Today, the Seafarers is more than just a place to boat, which is evident while listening to Annapolis commodore Benny McCottry rattle off the club’s calendar. It has plenty of boating fun built in, but also community outreach. One thing that still holds true is that historically Black organizations seek to create equity and empower their surrounding neighborhoods. “This is not just a boating club, but a club that has a heart for the community,” Smith says.
The Annapolis clubhouse added a swimming pool in the 1980s, and by that point, it would become an extension to all of Eastport, with programs geared to youth enrichment.
“We’ve run about 600 kids through our chess program,” says Edward Morris, the club’s chaplain and also a longtime member. “It’s two weeks long, and we have a local chess master come in. Like any summer program, the first day is bedlam, but the next day, you could drop a quarter and know what year it was made because of the silence and complete focus.”
In recent years, the Seafarers also added the Sea Scout program, which teaches children about maritime life. Annapolis also recently gave $1,000 to a local food bank, and the club has hosted local seniors for Thanksgiving dinners.
In the turbulence and political unrest of the past few years, at times the club has found itself providing a safety net for its members. Annapolis’ immediate past commodore, Ade Adebisi, explains: “There is really strength in numbers with Black boaters, and when there are a few of us, people tend to check themselves in terms of their hostility.”
Still, the boating community as a whole is far different than it was back in 1945. “We’re a predominantly Black club, but there are members that belong to other organizations, some that are predominantly white. Some prefer to be among Black people,” Adebisi says. “It’s all about the level of comfort.”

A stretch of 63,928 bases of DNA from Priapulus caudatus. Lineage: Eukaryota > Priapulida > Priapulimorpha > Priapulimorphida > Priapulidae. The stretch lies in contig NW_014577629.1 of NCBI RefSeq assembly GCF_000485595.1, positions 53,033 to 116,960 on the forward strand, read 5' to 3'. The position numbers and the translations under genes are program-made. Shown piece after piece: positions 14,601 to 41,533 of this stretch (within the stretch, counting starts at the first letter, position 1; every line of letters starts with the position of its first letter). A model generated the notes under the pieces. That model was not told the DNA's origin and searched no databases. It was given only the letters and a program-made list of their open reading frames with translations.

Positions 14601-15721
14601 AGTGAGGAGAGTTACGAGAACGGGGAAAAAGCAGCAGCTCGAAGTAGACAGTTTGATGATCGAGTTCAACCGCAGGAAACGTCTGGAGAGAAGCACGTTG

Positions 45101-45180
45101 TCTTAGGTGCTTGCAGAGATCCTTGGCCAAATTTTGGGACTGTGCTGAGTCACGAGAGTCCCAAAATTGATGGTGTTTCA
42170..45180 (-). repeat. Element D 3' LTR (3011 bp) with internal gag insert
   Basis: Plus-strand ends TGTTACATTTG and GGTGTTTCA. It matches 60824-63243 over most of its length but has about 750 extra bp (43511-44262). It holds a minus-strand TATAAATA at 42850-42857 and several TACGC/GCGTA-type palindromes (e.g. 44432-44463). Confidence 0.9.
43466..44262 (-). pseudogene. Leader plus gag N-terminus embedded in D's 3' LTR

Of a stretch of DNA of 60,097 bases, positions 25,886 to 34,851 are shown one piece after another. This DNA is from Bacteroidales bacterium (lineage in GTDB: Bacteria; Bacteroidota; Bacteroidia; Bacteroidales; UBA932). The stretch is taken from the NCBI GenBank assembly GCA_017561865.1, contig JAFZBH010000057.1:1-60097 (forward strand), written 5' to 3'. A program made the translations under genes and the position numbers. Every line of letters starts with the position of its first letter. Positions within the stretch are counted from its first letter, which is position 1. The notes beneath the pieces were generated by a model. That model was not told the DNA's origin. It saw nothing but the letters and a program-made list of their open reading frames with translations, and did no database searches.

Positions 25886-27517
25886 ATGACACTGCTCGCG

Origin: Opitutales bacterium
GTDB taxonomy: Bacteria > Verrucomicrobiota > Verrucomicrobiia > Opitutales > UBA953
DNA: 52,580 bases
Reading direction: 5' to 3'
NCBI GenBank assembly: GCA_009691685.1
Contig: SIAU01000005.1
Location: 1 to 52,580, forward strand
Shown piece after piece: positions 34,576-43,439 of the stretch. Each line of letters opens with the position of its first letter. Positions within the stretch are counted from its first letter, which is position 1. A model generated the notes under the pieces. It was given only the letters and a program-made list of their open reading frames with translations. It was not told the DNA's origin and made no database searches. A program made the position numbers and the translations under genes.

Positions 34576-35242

Today, Annapolis and D.C. are only two of several Black yacht clubs in the Delamarva area. D.C.’s Universal Sailing Club is celebrating 20 years, and smaller social clubs have also flourished. While the original clubs were born out of necessity, there is no denying that Black yacht clubs are still hubs for camaraderie and connections.
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Over 50 and 60 years after the clubs’ foundings, Smith points out their progress. His main takeaway? “These men are getting bigger boats,” he chuckles.
The Black yacht clubs are no longer solely Black, and they’ve managed to create a space that speaks to all walks of life, from all races and genders. What attracts other members is what’s at the heart of the Black boating experience, with an emphasis on community. Adebisi jokes: “There is a rule that if you have any problems with your boat, ask five Seafarers, you will get at least 12 different solutions.”
McCottry expresses hope for the way that boating is going. “Other boaters see that we’re the Seafarers, and they want to have cocktails and a beer with us,” he says. “I’ve been asked to join several clubs, including some prestigious ones. There’s a lot more openness now, but change had to take place within individuals.”
To make boating more inclusive, the Seafarers members believe that it is important to understand the Black boating experience. According to Woodward: “It’s not very different from any other boating experience, except the boater happens to be Black,” he explains. “It’s no different in terms of personal enjoyment, personal satisfaction, personal growth and development.”
Adebisi adds that other boaters should understand that Black boaters exist, and they have same level of boating competency: “We have the same interests, and we have the means. And we can also develop the expertise and discipline that it takes to be good. Period.”
For Woodward, the club reflects his father, who instilled in him a love for the water when he was young. He explains that even if there were no yacht club, he’d still be boating. That love supersedes any adversities that boaters might face. While times have changed, the love and desire that were embodied by the early Seafarers are still alive and well.